The News & Advance, a paper out of Lynchburg, VA, reports that Liberty University tops the state in federal financial aid dollars, receiving $445 Million in federal financial aid last year. (Salon points out that this is more than the Corporation for Public Broadcasting gets.)
I’m not going to the obvious place with this. While I’m not thrilled by the idea of government money being used to educate the next generation of fight-picking social conservatives, Liberty University is not particularly less entitled to federal student aid than many other religious schools, and I’m not sure I’d want to be the one to draw the line and say “This religiously-affiliated school is lame; this other one is worth our federal dollars.” And as long as we allow all religiously-affiliated universities to draw federal aid equally, our commitment to the separation of church and state is probably not hampered. (There’s also an argument to be made that yesterday’s awful Puritans are today’s liberals; Harvard’s president in the 1600s was a clergyman who indirectly took part in the Salem witch trials. I don’t know if that excuses anything, but it certainly makes Harvard’s Women’s Studies department more interesting, doesn’t it?)
But I would like to make two points. First, I find the debt-based nature of federal student aid ethically dubious as a general rule, and even more so for a supposedly Christian organization; students are encouraged to take on truly massive, life-crippling amounts of debt for education and are rarely given an accurate idea of what that debt will translate into as either a percentage of their likely post-graduation income or as a total figure once interest is paid. You’d think maybe sincere Christian pastors would think twice about luring young members of their into a life of penury and servitude to the houses of Mammon, especially given the Biblical strictures against usury, but then again Liberty’s debate team is very highly ranked, so I’m sure they’ve got a rationalization at the ready for that unscrupulous method of “laying up treasures upon earth.”
But here’s the second point. At least some of the federal money flowing into Liberty’s coffers comes in the form of grants — i.e., money that is not paid back to the government — and at least some percentage of Liberty students who take out federal loans will end up defaulting on them, probably when those students finally flee the church, embrace atheism, and discover pot. A non-negligible amount of taxpayer money, in other words, goes to Liberty, never to return.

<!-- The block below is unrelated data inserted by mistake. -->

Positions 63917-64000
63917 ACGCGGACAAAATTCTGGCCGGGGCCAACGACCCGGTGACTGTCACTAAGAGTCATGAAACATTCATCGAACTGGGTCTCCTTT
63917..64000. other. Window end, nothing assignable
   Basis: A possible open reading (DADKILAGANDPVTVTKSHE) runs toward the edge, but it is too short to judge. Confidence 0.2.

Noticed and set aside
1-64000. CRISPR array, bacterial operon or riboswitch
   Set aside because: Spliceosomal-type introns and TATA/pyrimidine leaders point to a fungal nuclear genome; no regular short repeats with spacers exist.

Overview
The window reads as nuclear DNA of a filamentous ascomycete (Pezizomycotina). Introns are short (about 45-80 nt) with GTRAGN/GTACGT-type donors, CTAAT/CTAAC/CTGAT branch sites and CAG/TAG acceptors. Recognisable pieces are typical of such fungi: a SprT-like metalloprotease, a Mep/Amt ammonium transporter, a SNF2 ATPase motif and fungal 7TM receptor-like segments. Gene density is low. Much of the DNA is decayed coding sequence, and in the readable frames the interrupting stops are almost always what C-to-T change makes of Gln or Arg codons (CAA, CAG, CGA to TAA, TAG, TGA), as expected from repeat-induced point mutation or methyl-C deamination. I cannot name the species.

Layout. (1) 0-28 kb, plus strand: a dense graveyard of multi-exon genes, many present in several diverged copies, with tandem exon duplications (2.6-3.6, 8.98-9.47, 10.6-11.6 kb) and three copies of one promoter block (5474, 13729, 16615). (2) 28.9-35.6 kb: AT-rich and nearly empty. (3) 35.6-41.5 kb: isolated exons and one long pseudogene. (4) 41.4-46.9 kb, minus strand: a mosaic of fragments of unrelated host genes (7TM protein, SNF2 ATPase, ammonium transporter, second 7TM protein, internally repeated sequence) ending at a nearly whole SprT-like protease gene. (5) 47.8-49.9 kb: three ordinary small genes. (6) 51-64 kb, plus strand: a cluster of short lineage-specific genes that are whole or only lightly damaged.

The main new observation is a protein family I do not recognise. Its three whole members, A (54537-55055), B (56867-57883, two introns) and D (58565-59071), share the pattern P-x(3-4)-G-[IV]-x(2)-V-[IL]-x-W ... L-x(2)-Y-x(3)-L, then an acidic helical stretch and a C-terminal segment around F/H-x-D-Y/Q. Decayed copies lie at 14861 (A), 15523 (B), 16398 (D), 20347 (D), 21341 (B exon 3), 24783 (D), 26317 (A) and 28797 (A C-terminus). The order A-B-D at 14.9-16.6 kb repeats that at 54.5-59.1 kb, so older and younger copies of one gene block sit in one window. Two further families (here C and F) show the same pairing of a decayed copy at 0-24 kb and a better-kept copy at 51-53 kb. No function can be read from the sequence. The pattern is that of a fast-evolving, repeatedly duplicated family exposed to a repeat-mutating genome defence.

And here is where Liberty has put itself into an unfortunate place. Left-wing blogs (including this one) observed with undisguised glee the pathetic rhetorical squirming by financial aid officer Robert Ritz as he struggled to resolve suckling at the government teat with overall “conservative” principles:
For Ritz — a financial aid veteran who got his start at a small Bible college — Liberty’s use of federal financial aid does not run counter to the university’s conservative values. Liberty does not receive the federal money directly, Ritz said, but through students, who use it to pay for tuition, room and board and other expenses.
“These funds are authorized by Congress and Congress is elected by voters. . . I’ve always been in the position where I believe I’m a steward of those federal funds. I’m a steward of tax-payer money.”
There is, of course, no contradiction at all between being Christian and taking government money. But there is a contradiction between being “conservative” and taking such money, and the major players at Liberty, and most especially the late Jerry Falwell, have consistently and energetically thrown their lot in with conservatism and the Republican party.
You might expect that followers of a big commie like Jesus, attempting to model themselves on His collectivist Apostles, might support a modest socioeconomic scheme of redistribution and sharing for the good of all, such as is customarily supported by liberal Democrats. But because Falwell and his Liberty U. cohort are far more anxious to squash the five D’s (Drinking, Dancing, Dead Zygotes, Dude-On-Dude Love, and ‘Dult Magazines) than they are to feed the hungry or clothe the naked, they have consistently aligned themselves, instead, with the party and the movement that relentlessly concerns itself with reducing government services to the needy. The Republican party has very sensibly adopted the sexual-morality agenda of social conservatives to keep them tightly wedded to the anti-tax and anti-government libertarian agenda which might not otherwise be their natural concern.
Falwell himself gave an exact description of his view of the difference between the parties on Meet The Press in 2004:
In the midst of the values talk, Tim Russert, the moderator of “Meet the Press,” quoted from a recent Newsweek article that states that Marc Cherry, the creator of the hit television series “Desperate Housewives,” is “a somewhat conservative, gay Republican.”
Dr. Falwell said, “Well the fact that he’s a gay Republican means he should join the Democratic party.”
It’s this equation, gay=Democrat=gay=evil, that brought Falwell (and now Liberty U., his institutional trace in the world) squarely under the Republican banner. An unChristian alliance — judgemental social policy welded to libertarian fiscal policy — defines modern conservatism, and it’s their embrace of the latter in order to have clout to enforce the former that makes the management of Liberty U. hypocrites, and that causes the left to take such delight in passing around this article. If they did not so consistently support a party and candidates firmly committed to eliminating government subsidies for the poor, small children, pregnant women, and the elderly, there would be no shame in Liberty taking government funds.